Chemical Agents

Chemical agents are poisonous gases, liquids or solids that have toxic effects on people, animals or plants. Most chemical agents cause serious injuries or death.

Severity of injuries depends on the type and amount of the chemical agent used, and the duration of exposure.

Were a chemical agent attack to occur, authorities would instruct citizens to either seek shelter where they are and seal the premises or evacuate immediately. Exposure to chemical agents can be fatal. Leaving the shelter to rescue or assist victims can be a deadly decision. There is no assistance that the untrained can offer that would likely be of any value to the victims of chemical agents.

Shelter In Place

One of the basic instructions you may be given in a chemical emergency is to shelter-in-place. This is a precaution aimed to keep you and your family safe while remaining in your home. If you are told to shelter-in-place, take your children and pets (Click for more information) indoors immediately. While gathering your family, you can provide a minimal of amount of protection to your breathing by covering your mouth and nose with a damp cloth.

  • Close all windows in your home.
  • Turn off all fans, heating and air conditioning systems.
  • Close the fireplace damper.
  • Go to an above ground room (not the basement) with the fewest windows and doors.
  • Take your Family Disaster Supplies Kit with you.
  • Wet some towels and jam them in the crack under the doors. Tape around doors, windows, exhaust fans or vents. Use plastic garbage bags to cover windows, outlets and heat registers.
  • If you are told there is danger of explosion, close the window shades, blinds or curtains. To avoid injury stay away from the windows.
  • Stay in the room and listen to your radio until you are told all is safe or you are told to evacuate.

Biological Agents

Biological agents are organisms or toxins that have illness-producing effects on people, livestock and crops.

Because biological agents cannot necessarily be detected and may take time to grow and cause a disease, it is almost impossible to know that a biological attack has occurred. If government officials become aware of a biological attack through an informant or warning by terrorists, they would most likely instruct citizens to either seek shelter where they are and seal the premises or evacuate immediately.

A person affected by a biological agent requires the immediate attention of professional medical personnel. Some agents are contagious, and victims may need to be quarantined. Also, care must be taken so that victims entering medical facilities do not contaminate the rest of the hospital population.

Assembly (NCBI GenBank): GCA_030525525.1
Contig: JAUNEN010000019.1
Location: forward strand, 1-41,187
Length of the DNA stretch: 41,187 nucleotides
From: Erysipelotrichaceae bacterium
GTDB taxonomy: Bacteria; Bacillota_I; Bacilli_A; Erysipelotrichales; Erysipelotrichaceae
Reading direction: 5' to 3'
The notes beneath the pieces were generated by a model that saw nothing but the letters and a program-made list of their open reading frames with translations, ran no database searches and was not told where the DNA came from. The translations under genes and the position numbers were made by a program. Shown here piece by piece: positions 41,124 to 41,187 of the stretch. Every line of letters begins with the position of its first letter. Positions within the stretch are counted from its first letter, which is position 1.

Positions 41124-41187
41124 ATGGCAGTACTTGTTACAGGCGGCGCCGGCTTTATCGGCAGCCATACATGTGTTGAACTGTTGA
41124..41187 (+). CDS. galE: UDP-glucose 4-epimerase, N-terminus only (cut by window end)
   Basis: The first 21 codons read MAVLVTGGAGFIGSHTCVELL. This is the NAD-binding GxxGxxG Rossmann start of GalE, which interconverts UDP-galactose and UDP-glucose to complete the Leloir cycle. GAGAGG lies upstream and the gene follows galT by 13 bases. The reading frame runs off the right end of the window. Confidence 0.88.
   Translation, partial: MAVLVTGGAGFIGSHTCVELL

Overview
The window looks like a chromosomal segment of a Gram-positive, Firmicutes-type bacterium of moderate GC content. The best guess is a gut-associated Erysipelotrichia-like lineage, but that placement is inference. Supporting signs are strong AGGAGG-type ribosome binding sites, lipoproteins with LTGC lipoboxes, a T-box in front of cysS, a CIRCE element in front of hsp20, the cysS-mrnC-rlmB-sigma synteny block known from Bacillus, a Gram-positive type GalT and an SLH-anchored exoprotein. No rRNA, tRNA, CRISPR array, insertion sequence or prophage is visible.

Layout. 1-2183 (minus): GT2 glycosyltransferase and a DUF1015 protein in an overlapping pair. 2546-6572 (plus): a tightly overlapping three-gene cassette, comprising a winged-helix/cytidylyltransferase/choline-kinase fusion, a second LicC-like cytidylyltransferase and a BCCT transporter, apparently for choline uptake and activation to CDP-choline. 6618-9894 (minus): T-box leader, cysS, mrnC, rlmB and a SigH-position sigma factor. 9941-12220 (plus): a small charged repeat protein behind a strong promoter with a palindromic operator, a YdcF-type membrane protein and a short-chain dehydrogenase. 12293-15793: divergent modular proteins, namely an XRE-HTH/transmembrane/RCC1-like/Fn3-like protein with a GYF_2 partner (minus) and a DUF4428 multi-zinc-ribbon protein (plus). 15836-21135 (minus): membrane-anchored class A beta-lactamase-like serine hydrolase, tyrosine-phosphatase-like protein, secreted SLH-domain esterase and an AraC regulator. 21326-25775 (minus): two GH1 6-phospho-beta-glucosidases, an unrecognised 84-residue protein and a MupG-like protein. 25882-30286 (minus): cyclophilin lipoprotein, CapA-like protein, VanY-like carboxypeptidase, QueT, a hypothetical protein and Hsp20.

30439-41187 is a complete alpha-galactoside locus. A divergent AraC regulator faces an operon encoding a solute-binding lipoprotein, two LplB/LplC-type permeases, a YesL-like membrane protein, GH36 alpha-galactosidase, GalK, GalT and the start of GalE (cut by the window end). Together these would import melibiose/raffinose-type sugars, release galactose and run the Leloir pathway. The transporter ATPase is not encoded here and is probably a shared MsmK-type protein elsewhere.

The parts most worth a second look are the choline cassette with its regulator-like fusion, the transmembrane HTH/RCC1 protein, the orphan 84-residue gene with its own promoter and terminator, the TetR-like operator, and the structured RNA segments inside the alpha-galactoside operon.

PREPARE

  • Create an emergency communications plan. Choose an out-of-town contact your family or household will call or e-mail to check on each other should a disaster occur. Your selected contact should live far enough away that they would be unlikely to be directly affected by the same event, and they should know they are the chosen contact. Make sure every household member has that contact's, and each other's, e-mail addresses and telephone numbers (home, work, pager and cell).
  • Leave these contact numbers at your children's schools, if you have children, and at your workplace. Your family should know that if telephones are not working, they need to be patient and try again later or try e-mail. Many people flood the telephone lines when emergencies happen but e-mail can sometimes get through when calls don't.
  • Establish a meeting place. Having a predetermined meeting place away from your home will save time and minimize confusion should your home be affected or the area evacuated. You may even want to make arrangements to stay with a family member or friend in case of an emergency. Be sure to include any pets (Click for more information) in these plans, since pets are not permitted in shelters and some hotels will not accept them
Terrorism Facts
Bomb Threat
If Disaster Strikes

 

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Designed by Jerren Saunders
Last Updated: June 12, 2002